Employment in manufacturing and construction — reflecting high-wage blue collar jobs that are still the backbone of the Buckeye State — accelerated at a robust pace, with manufacturing gaining 3,500 new positions and construction adding 2,500 new jobs.
“We are continuing to see demand in both manufacturing, entry level and experienced, as well as logistics, including forklift operators, pick and pack and kit assembly,” said Tom Maher, owner of staffing firm Manpower of Dayton Inc.
However, statewide job losses last month were overwhelming. Even the normally healthy health care and social assistance sector posted a small loss of 300 jobs during October, on top of 5,000 job losses in professional and business services, and a decline of 3,200 jobs in state and local government.
While Ohio’s unemployment rate remained low — ticking up just 0.1 percent from September to the same level as the national rate — much of the decline in unemployment in the state can be attributed to workers continuing to drop out of the labor force and no longer being counted as unemployed.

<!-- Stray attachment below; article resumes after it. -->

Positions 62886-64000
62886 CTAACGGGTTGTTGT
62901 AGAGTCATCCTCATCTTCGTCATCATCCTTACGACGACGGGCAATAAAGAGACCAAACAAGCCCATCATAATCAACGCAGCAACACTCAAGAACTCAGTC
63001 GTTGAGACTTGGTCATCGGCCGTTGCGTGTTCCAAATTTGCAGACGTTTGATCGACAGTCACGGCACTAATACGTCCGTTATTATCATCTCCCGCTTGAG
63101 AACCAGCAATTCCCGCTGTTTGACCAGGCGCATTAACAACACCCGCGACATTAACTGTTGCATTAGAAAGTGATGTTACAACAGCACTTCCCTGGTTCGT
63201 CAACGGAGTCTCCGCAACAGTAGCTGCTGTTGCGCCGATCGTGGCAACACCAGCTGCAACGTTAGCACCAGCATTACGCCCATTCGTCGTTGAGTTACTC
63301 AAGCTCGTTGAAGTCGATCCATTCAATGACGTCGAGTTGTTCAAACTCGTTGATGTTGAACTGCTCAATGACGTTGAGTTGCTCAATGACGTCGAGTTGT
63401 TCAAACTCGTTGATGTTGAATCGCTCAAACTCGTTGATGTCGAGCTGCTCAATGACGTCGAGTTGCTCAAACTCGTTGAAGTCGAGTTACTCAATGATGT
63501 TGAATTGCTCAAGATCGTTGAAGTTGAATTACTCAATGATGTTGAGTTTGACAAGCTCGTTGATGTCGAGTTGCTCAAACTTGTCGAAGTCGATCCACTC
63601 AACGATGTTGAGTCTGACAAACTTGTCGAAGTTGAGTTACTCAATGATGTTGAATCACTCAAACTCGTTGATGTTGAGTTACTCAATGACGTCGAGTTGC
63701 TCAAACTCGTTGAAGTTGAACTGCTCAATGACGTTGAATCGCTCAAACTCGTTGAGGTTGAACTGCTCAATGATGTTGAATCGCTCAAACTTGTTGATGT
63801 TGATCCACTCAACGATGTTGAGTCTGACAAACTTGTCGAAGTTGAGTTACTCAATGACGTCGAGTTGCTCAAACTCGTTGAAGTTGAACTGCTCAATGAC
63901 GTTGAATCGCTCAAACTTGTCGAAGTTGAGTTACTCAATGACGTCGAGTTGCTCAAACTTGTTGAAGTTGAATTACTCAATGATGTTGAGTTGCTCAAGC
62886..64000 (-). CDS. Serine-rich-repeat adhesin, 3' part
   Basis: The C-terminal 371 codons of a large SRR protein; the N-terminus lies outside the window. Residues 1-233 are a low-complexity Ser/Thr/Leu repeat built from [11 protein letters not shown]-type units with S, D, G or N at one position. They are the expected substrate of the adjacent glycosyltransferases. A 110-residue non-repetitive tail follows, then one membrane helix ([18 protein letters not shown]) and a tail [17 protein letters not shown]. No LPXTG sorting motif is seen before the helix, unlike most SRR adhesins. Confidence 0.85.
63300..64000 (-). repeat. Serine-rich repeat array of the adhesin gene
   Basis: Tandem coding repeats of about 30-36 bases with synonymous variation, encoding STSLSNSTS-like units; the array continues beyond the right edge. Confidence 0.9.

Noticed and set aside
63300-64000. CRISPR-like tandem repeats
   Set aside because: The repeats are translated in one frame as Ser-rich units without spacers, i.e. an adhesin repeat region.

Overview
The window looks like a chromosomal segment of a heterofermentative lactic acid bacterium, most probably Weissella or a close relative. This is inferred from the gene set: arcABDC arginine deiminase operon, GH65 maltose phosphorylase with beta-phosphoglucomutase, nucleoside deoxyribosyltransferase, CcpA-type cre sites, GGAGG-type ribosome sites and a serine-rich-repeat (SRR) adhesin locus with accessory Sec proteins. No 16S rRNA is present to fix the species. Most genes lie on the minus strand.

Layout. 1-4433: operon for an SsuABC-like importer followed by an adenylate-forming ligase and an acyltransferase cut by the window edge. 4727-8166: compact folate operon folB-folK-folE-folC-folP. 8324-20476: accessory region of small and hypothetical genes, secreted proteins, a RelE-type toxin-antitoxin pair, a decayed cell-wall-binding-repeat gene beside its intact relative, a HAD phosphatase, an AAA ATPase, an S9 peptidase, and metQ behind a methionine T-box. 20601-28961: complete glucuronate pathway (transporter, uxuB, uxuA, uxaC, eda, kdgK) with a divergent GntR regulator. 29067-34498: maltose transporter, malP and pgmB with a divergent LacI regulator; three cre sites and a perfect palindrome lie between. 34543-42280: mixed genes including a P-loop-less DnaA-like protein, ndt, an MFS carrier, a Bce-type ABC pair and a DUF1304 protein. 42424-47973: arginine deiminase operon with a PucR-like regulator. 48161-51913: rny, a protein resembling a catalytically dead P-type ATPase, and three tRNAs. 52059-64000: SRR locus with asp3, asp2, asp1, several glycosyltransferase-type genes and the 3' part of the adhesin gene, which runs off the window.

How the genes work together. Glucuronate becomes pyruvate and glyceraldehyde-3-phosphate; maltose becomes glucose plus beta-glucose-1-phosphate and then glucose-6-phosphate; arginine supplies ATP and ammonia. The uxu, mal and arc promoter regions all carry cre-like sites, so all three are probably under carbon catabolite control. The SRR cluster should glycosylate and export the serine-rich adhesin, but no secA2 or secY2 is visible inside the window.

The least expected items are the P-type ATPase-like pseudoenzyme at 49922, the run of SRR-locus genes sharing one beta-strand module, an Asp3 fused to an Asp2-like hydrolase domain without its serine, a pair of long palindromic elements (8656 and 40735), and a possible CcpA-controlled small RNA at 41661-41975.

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The state’s labor force dropped again in October by 19,000 — the fifth consecutive month of labor force declines this year. Since the official start of the Great Recession in December 2007, Ohio’s labor force has shrunk by a staggering 245,000 workers, according to Policy Matters.
Not counting the number of workers leaving the labor force, the number of unemployed in Ohio rose by 5,000 last month to 280,000, and is up 15,000 over the past year, according to the jobs report.
Nationally, payrolls increased in 11 states in October, fell in five and were essentially unchanged in 34 states and the District of Columbia, according to a separate report from the U.S. Department of Labor’s Bureau of Labor Statistics (BLS).
But while the national unemployment rate and the rate in Ohio are the same, they got there on opposite tracks.
The national economy added 161,000 jobs last month as the unemployment rate dipped from 5 percent in September. And perhaps the best news was that annual wage growth surged to the levels not seen since the financial crisis.
The BLS reported that average hourly earnings for all employees on private non-farm payrolls rose by 10 cents to $25.92 in October. Over the past year, average hourly earnings have risen 2.8 percent.
Economists pointed to the last jobs report before the U.S. presidential election as reason to believe the Federal Reserve will hike interest rates in December.